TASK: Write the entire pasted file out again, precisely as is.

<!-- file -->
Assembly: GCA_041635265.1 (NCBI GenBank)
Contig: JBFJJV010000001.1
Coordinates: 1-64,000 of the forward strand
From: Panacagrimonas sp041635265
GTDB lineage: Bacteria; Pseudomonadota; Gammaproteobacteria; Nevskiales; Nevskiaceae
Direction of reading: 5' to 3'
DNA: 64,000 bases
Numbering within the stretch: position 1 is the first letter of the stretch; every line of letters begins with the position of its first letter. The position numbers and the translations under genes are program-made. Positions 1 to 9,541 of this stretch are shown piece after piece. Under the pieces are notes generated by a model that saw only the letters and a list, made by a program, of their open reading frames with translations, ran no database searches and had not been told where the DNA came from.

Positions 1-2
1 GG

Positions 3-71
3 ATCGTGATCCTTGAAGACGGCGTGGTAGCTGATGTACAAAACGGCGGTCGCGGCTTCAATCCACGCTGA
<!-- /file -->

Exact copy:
Assembly: GCA_041635265.1 (NCBI GenBank)
Contig: JBFJJV010000001.1
Coordinates: 1-64,000 of the forward strand
From: Panacagrimonas sp041635265
GTDB lineage: Bacteria; Pseudomonadota; Gammaproteobacteria; Nevskiales; Nevskiaceae
Direction of reading: 5' to 3'
DNA: 64,000 bases
Numbering within the stretch: position 1 is the first letter of the stretch; every line of letters begins with the position of its first letter. The position numbers and the translations under genes are program-made. Positions 1 to 9,541 of this stretch are shown piece after piece. Under the pieces are notes generated by a model that saw only the letters and a list, made by a program, of their open reading frames with translations, ran no database searches and had not been told where the DNA came from.

Positions 1-2
1 GG

Positions 3-71
3 ATCGTGATCCTTGAAGACGGCGTGGTAGCTGATGTACAAAACGGCGGTCGCGGCTTCAATCCACGCTGA